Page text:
Simaudio Moon 700i v2 integrated amplifier appraisal

The Simaudio Moon 700i v2 integrated amplifier flexes its muscles!

I had been waiting for a while to receive the latest version of Simaudio’s 700i v2 integrated amplifier quite patiently for a full review and finally, a few months ago the unit arrived at my premises, in all its splendor. It must be emphasized that the word splendor is more than proper to describe the cosmetics of this thoroughly beautiful looking amplifier will all its trimmings. Being that it is quite a heavy unit, it may take 2 people to get it onto your favorite, sturdily built audio rack. This amplifier, ideally, should be carefully placed on the top shelf of your equipment rack not merely to get optimum access to it but also to show off its prominent appearance.

Simaudio designs and makes all its amplifiers in its manufacturing facility in Boucherville, Quebec, and the Moon 700i v2’s TEN – four-layer circuit boards are imbued with gold-plated pads, along with a strong aluminum case and heatsinks. They additionally give the longest warranty of any high-end audio component I have come across- 10 years! This is a company that takes one into their heart as there is so much to like about how they control their commercial enterprise.

The 700i v2 is a dual-mono analog design which gives it a huge charge from the start in my book! It features 175 watts per channel into 8 Ohms, 350 watts into 4 Ohms, and theoretically — 500 watts into a 2-ohm load! Consequentially, it can drive just about any loudspeaker you can get your hands on. The 700i v 2 is a class A/B design, and those two gigantic toroidal transformers give it huge amounts of reserve power (energy) which tells a lot about this amplifier. (Much like the darTZeel CT-8550 II).

The dual-mono design features one Japanese-cored 500VA toroidal transformer per channel while the preamplifier uses its dedicated transformer. As to some other specifications, the Moon 700i v2 has an input impedance of 23.7k ohms, gain of 37dB, and a frequency response of10Hz-100kHz, ±0.1db.

Although the Moon 700i v2 doesn’t employ a built-in DAC (no necessity for today’s audiophile) or phono stage, (at this price, that could be a different story) in every other way, this integrated amplifier is fully stocked with everything one may otherwise ever desire. The unit is endowed with high-quality, gold-plated binding posts on the rear panel, which include: one balanced (XLR) and 4 unbalanced (RCA) inputs; a line-level output (RCA); a tape loop (RCA); an RS-232 port; a 12V trigger; an IR input; and an IEC energy inlet. Additionally, Simaudio has just added their proprietary SimLink connection, MiND streaming platform and app which allows the 700i v2 to interact with different Moon products, particularly great for streaming from any service you may wish to use.!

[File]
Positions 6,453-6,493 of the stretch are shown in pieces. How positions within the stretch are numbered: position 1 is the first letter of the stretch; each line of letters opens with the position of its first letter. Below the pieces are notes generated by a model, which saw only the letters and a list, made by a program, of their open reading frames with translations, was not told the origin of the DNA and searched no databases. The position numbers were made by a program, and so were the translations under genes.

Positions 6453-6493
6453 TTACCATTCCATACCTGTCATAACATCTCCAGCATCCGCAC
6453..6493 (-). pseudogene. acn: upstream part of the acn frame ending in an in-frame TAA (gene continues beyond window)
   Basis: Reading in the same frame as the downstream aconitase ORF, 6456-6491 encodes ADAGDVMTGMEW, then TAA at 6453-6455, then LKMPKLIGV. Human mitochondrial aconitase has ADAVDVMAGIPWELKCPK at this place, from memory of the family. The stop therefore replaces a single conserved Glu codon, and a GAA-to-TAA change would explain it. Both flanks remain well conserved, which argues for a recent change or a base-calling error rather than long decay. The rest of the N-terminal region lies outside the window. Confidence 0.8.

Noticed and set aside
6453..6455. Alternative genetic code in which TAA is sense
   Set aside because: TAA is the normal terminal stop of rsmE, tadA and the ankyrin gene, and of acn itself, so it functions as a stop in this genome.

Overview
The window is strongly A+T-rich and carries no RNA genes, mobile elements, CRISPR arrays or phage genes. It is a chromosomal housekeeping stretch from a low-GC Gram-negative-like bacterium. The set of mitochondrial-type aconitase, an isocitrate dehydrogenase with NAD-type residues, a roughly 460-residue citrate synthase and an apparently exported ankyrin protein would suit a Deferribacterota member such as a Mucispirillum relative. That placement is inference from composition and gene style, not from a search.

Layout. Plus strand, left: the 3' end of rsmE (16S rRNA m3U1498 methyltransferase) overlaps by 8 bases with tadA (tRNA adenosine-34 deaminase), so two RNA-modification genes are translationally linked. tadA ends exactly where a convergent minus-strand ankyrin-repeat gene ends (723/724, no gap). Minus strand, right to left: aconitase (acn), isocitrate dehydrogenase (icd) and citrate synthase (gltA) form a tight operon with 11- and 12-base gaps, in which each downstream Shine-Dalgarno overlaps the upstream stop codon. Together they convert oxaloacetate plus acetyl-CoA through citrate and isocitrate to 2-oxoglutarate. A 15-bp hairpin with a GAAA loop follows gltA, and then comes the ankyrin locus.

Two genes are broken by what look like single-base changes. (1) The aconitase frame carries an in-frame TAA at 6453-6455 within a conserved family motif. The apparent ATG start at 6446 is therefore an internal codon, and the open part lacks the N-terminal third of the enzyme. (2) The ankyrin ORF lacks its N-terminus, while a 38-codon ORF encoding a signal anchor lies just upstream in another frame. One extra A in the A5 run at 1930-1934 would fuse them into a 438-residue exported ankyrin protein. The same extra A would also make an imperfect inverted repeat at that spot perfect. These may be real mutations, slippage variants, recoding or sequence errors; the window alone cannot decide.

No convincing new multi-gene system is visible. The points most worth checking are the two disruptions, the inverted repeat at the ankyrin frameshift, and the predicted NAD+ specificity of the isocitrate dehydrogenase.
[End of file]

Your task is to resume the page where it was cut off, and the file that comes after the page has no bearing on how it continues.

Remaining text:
For every input, you can assign a name, allow an offset of ±10dB, and beautifully set a maximum volume level, that will bypass the internal volume control completely for use in a home-theater setup. Navigating the menu system will take a bit to get used to, but it is very intuitive otherwise as the front panel controls are quite ergonomically friendly for the user to discern. This is what one would expect with an amplifier at this price point and as for its functionality, it hits all the right spots!


Simaudio Moon 700i v2 integrated amplifier inside

The V2 toroidal transformers are somewhat unique as compared to their original model, the 700i. The transformers are potted in defensive bins with epoxy, which helps to keep the strength of the power supply from spurious electromagnetic emissions and noise—hence; DEAD QUIET! Secondly and most important is the use of better performing semiconductors in the PREAMP, which were not available in the original model. These technical points that we will see later, make up the sound performance of this amplifier. The V2 comes with a formative and well-built remote control that is easy to use and sturdy in the hand.


The 700i V2 was evaluated and compared with a good amount of upstream equipment. Eventually, I ended up using my current 3 reference loudspeakers for this analysis; these being The Living Voice R25A (anniversary), the Spendor BC1, and the Quad ESL 63 (US version) plus the excellent Audio Note AN/ED speaker as 4th backup. The amplifier was also compared with the Avid Integra integrated, darTZeel CT-8550 II, the Aavik I-280, and the Mark Levinson 5805 integrated amplifiers.

To say that the V2 is a very natural sounding amp is beyond question. It portrays a clean, well-balanced, and slightly clinical sound from all the loudspeakers it was auditioned with. It is the type of amplifier that will definitively show up any weakness you may have in your analog system as well as with CDs and live CD-r rips you may make from PCM DVDs as well as digital streaming.

Although the 700i v2 showed off a huge amount of depth and soundstage width with the best recordings, it had such a fine systematic quality to its presentation that at first, some listeners may be taken aback by its unique reception.

Stereo imaging was first-rate as was concert hall ambiance and decay when using some classical, minimally miked orchestral recordings. The Moon produced an open, somewhat full-bodied, slightly bold sound which was able to discern slight differences in upstream cabling as well as with some of the best interconnect cables that were used. This is to say that interconnects and speaker cables should be carefully matched to the amplifier to hear the most pertinent qualities this unit has to offer.